Gertrude Margaret Lowthian Bell (14 July 1868 – 12 July 1926) was a famous English traveler and spy who was born into a privileged family in Durham County, England.
Gertrude Bell's father was Thomas Hugh Bell, who came from a famous family. Her mother passed away when Gertrude Bell was just 3 years old. thereupon, his father Thomas married a few years later to the playwright Florence Oliffe, who came from a distinguished family. Having completed his primary and secondary education at various schools in London, Bell decided to go to Oxford University to study history. She spent a successful education period here and became the first woman to graduate from the school with the first rank.
From Oxford University to Arabian Deserts
Deciding to travel after graduating from school, Bell made numerous trips to Europe and later to the Middle East. Beginning to be interested in mountaineering and world tours in the following years, Bell went on two world tours in 1897 – 1898 and 1902 – 1903. After his visit to Jerusalem in 1899, he started to have a great love and interest towards Arabs. He traveled in the Arabian deserts and wrote articles describing desert life to westerners. The Arabs called her the "Daughter of the Desert" and the "Uncrowned Queen of Iraq".
Gertrude Bell came to Anatolia with her friend, archaeologist William Ramsay, in March 1907 and returned to England after a while. Later, in January 1909, Bell made a trip to Mesopotamia, during which he made important discoveries and investigations in Carchemish, which belongs to the Late Hittite period, and made short-term excavations in this region. Then he went to Babylon, the famous ancient city in Iraq.
Bell, who started to engage in various activities in the Middle East for the interests of England in the following years, is one of the founders and planners of the Middle East policy in the Middle East, in which the British are active even now. The Arab tribes in the Mesopotamian region engaged in provoking activities against the Turks. He also attended the Paris Peace Conference in 1919 as a delegate and worked to determine the borders of the Iraqi state.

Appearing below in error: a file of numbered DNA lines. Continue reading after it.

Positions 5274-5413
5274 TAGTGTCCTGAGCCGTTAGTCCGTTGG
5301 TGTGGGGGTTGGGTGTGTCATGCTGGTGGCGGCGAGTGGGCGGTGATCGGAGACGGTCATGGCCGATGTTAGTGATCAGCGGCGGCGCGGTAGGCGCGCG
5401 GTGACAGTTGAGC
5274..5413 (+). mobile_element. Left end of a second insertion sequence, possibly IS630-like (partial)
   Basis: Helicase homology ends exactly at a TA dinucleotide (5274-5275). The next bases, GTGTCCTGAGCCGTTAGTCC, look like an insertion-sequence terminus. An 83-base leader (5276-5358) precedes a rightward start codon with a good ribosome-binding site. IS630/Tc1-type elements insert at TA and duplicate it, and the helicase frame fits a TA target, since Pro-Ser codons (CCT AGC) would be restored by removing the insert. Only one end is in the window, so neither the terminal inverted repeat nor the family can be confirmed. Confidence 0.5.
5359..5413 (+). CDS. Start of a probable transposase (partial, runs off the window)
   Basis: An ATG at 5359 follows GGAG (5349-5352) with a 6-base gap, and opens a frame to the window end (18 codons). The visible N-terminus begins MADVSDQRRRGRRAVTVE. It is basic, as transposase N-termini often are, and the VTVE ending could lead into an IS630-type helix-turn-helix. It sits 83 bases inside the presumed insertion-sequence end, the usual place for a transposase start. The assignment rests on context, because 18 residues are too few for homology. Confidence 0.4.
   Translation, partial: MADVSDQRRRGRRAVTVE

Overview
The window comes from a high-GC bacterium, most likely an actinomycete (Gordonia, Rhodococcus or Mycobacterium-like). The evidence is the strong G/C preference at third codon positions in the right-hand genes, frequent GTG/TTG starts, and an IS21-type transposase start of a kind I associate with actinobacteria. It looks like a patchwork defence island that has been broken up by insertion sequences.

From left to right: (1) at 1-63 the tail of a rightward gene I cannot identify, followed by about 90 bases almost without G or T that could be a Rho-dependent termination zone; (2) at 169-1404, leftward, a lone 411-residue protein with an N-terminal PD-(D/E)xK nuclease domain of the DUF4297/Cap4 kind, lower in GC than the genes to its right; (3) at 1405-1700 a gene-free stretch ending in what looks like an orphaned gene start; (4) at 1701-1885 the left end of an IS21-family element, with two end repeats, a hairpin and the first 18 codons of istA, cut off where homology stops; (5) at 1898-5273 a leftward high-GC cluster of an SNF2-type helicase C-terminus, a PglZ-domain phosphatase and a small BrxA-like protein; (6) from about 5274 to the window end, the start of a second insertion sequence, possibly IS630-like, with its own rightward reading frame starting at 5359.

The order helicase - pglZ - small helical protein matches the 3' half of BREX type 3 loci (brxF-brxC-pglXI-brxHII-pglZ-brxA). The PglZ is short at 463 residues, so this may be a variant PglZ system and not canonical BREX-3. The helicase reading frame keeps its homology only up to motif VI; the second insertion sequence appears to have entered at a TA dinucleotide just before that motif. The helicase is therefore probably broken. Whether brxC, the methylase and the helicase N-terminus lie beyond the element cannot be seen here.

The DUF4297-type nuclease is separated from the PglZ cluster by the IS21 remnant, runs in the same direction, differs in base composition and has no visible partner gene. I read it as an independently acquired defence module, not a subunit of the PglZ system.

When Gertrude Bell briefly returned to England in 1925, she was faced with family problems and health problems. His family's fortunes began to decline due to the onset of workers' strikes in Britain after the First World War and the economic depression in Europe. He returned to Baghdad and soon developed pleurisy. When she recovered, she learned that her younger half-brother Hugh had died of typhoid.
Gertrude Bell, who never married and was engaged only once, lost her fiancé during the Dardanelles Wars. It was understood that Bell, who was depressed due to loneliness and deterioration in his health, died due to an overdose of sleeping pills. There is much debate about his death, but whether the overdose was a deliberate suicide or accidental is unknown, as he is said to have asked his maid to wake him up.
Gertrude Bell was buried in the British cemetery in Baghdad's Bab al-Sharji district. His funeral was a grand event attended by many people, including friends, British officials and the King of Iraq. It is said that King Faisal watched the event from his private balcony while his coffin was being transported to the cemetery. He left behind a large number of publications, especially describing historical artifacts and travels.
Nicole Kidman played Gertrude Bell in the 2015 US movie Queen of the Desert, written and directed by Werner Herzog.